Yamazaki - Surprisingly green toned, like a sour apple Jolly Rancher, very vanilla-laden. Even more intense vanilla and riper melon notes on the second pass.

Hakushu - Shows the most cereal notes, also verdant and green. Second nosing: cool and minty, very pretty earthiness. Like fresh, moist peat and forest floor.

Palate

Kaiyo - Green apples, salted caramel, taffy, cereal, and very tropical, coconut/honey/pineapple. Sweeter still — not vanilla sweetness, but, like, brown sugar sweetness.

Yamazaki - Feels softer, but lively. Less peaty by far. Very fresh and cool. Second time around: more briny, more fruit, still lighter in body, but doesn't feel thin at all. Supremely elegant. More fruit and a little tropical coconut as well. Constantly changing — hard to pin down.

Hakushu - Very sweet - more peat than Yamazaki, less than Kaiyo. Extremely balanced. Second time around: very luscious. Spicier wood notes come through — more pepper and a touch of cinnamon. Very malty. Really rich and easy-going smoke. Just enough to liven everything up, but not overpowering smoke.

Finishes

Kaiyo - clean and medium+ length. Salt, delicate fruit, wafting campfire smoke.

Yamazaki - Most grain notes on the finish, sweet malt really comes through, also big pop of vanilla, fresh fruit, bit more coconut, complex finish.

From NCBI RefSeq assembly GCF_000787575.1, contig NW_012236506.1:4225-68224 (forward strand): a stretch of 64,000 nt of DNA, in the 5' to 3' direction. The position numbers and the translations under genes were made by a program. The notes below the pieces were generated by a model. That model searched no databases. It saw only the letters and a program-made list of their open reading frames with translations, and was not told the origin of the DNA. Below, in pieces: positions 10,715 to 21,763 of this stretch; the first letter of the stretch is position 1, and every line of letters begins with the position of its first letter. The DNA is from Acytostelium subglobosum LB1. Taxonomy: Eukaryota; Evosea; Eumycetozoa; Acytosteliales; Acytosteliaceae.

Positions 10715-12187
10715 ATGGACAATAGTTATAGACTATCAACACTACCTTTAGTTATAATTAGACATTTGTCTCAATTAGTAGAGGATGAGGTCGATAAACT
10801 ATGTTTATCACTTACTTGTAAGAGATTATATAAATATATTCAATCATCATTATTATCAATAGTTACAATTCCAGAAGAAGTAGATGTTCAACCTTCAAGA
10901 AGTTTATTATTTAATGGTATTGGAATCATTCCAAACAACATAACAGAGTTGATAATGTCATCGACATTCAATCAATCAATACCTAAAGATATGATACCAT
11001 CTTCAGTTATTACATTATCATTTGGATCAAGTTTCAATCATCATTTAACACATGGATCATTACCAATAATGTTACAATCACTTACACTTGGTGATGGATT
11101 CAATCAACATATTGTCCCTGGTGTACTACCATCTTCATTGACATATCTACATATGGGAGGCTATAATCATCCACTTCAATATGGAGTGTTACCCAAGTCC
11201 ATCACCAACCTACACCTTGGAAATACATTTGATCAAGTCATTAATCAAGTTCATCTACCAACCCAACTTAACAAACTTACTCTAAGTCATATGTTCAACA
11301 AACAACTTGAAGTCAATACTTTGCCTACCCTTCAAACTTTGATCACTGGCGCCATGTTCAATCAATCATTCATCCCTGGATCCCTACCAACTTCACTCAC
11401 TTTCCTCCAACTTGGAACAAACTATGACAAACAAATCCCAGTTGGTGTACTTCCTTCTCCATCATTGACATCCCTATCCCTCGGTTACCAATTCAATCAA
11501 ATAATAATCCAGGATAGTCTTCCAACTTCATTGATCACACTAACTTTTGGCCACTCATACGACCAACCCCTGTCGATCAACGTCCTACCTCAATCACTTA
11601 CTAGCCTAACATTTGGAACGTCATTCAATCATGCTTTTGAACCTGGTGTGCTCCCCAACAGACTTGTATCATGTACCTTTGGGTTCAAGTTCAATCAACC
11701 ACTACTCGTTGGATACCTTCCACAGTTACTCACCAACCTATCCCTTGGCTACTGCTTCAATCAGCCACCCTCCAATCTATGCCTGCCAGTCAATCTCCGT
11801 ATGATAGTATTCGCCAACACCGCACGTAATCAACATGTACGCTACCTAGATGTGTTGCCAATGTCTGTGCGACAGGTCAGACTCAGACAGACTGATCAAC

Hakushu - Longer grain tones, like a brown sugar/maple syrup oatmeal.  Very lengthy. Subtle smoke helps persist. Earth/tea.

Summary - These are all damn good whiskies.




Kaiyo The Peated Mizunara Oak Japanese Whiskey (750ml) $109.99
This is the fruitiest and peatiest. A very cool combination. I gather the intense fruit comes predominently from the use of Mizunara oak. NB: I don't have extensive experience with most Mizunara oak bottlings due to the outrageous price tag generally associated with the world's most expensive casks. If you love a fruity, peaty whisky then this one is for you. It's got a little bit of everything. Sea spray, tropical fruit galore, sweetness, round body, and a good finish that showcases the heavier peated notes really well without overpowering the fruit and spice. Add to all of that the fact that the Kaiyo has been finished at sea with a 3-4 month voyage, exposing it to extremes in heat and moisture, and you have yourself one incredible bottle of whisky.